July 22, 2020 by Martin Jansen
Back in 2003 the Dell D600 was top of the line. Here’s a promotional pitch from Dell: “The Latitude D600 is designed for users who require maximum performance in a mainstream notebook. Even with its thin & light design, the D600 doesn’t skimp on performance offering the ideal blend of power and efficiency using the Intel® Pentium® M processors and the ATI® Mobility Radeon 9000 video chipset. The D600 offers Intel Centrino Mobile Technology featuring the Pentium M processor, the 855 chipset and Intel® PRO Wireless MiniPCI card.”
By today’s standards, however, the D600 is an insignificant machine. Humana (my employer at the time) bought the machines with 512 megabytes of ram, the Radeon graphics processor fixed at 32 megabytes and the hard drive, 80 gigabytes. The machine ran Windows XP without problems, but needed special drivers to support the various components. When the machines reached end of life at Humana, they were sold or auctioned off to employees. That’s how I acquired the Dell D600. I owned newer machines at the time, so I sold it (for practically nothing) to a friend of the family.
Time marches on, Microsoft no longer supported Windows XP as of 2014, the friend of the family became older and no longer wanted to own a computer, so he just packed it up and gave it back to me. Less thrifty (Okay–less cheap) people would have disassembled the components of the D600 and recycled the rest, but not me. I enjoy a challenge.
Microsoft, of course, has moved on to Windows 10 and its requirements far outstrip the capabilities of the D600. That left the many variants of Linux as a possibility to run on the D600. But, which one? It now seems that Linux, too, is moving on from older machines. Ubuntu as of the 20.04 version is now 64-bit, not the 32-bit required of the D600. In addition, Pentium M processors do not list support of PAE or physical address extensions as in more modern processors. Therefore, when trying to install modern operating systems the install will stop with a kernel panic or ask you to install on a PAE supported processor. Forcing PAE in the startup line of the install might work, but modern OSes with demanding desktop environments would run like crap.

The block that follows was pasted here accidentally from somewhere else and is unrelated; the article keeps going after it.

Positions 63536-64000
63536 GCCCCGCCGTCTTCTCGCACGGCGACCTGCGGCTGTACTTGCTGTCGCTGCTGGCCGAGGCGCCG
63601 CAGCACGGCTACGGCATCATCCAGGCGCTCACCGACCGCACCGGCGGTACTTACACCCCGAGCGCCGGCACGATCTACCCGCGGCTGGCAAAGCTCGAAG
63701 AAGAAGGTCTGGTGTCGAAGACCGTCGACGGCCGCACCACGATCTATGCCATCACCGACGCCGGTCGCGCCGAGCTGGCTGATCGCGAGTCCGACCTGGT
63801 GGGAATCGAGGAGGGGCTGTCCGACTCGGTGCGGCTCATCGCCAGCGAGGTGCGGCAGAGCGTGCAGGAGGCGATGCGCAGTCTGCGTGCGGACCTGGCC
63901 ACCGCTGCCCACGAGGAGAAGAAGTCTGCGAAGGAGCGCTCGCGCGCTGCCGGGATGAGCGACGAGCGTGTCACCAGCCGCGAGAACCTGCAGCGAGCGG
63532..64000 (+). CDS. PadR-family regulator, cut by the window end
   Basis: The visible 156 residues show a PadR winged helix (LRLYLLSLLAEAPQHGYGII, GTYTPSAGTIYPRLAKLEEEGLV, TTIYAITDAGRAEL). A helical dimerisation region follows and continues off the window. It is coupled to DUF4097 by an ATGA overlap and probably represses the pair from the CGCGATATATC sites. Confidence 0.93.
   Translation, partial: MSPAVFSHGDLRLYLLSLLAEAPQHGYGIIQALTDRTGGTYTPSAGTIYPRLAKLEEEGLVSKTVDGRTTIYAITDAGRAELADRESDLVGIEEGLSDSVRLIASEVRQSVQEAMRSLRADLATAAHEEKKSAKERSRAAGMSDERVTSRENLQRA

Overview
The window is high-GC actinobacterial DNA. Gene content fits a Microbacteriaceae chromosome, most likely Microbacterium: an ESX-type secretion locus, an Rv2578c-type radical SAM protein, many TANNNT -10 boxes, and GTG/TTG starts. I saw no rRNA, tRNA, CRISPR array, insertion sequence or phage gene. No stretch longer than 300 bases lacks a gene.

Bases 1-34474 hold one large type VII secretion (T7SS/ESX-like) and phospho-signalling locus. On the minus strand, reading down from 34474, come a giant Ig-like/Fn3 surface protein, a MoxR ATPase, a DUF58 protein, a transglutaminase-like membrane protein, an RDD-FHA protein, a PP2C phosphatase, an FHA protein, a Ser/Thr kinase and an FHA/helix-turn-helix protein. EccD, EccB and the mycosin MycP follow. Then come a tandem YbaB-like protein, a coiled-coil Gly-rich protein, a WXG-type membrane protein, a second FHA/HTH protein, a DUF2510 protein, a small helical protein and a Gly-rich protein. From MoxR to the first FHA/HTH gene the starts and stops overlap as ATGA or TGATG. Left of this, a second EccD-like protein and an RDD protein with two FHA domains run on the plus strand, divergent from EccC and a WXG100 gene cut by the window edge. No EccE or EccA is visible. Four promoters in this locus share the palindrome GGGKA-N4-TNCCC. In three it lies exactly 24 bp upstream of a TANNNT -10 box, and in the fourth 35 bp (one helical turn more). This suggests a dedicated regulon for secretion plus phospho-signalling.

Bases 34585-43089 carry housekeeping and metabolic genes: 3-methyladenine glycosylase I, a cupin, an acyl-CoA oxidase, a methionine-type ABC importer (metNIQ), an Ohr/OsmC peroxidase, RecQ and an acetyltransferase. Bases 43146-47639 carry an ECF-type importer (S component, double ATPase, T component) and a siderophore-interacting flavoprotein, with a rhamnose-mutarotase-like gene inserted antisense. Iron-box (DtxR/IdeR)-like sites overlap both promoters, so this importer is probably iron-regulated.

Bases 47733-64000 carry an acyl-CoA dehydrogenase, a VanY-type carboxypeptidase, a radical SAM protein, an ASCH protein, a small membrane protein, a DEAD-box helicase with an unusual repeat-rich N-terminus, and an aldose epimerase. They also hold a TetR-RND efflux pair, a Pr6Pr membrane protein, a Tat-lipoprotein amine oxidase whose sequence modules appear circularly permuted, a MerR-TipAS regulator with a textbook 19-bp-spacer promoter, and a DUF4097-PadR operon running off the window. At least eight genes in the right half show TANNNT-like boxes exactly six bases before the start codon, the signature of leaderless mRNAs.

No, I needed a very lightweight OS that supported (or ignored) non-PAE processors. I found Slackware 14.1, more specifically Puppy Linux ‘Slacko.’ I had tried Puppy Linux many years before and very much liked that it could be run anywhere and on most hardware. The Slacko ISO – which supports UEFI by the way – downloads quickly and costs a measly 220 megabytes of space. A bootable one gigabyte USB stick can run Slacko on most computers without even installing on a hard drive. Although running Slacko from USB is easy, installing on a hard drive does require a few extra steps. Here’s an image of the desktop after installation:
Bottom line: Puppy Linux Slacko brought new life to a 17 year old Dell Latitude D600 laptop.
Using Slacko made me curious about Slackware (on which Slacko is based) which is currently at release 14.2. That will be my next computer adventure.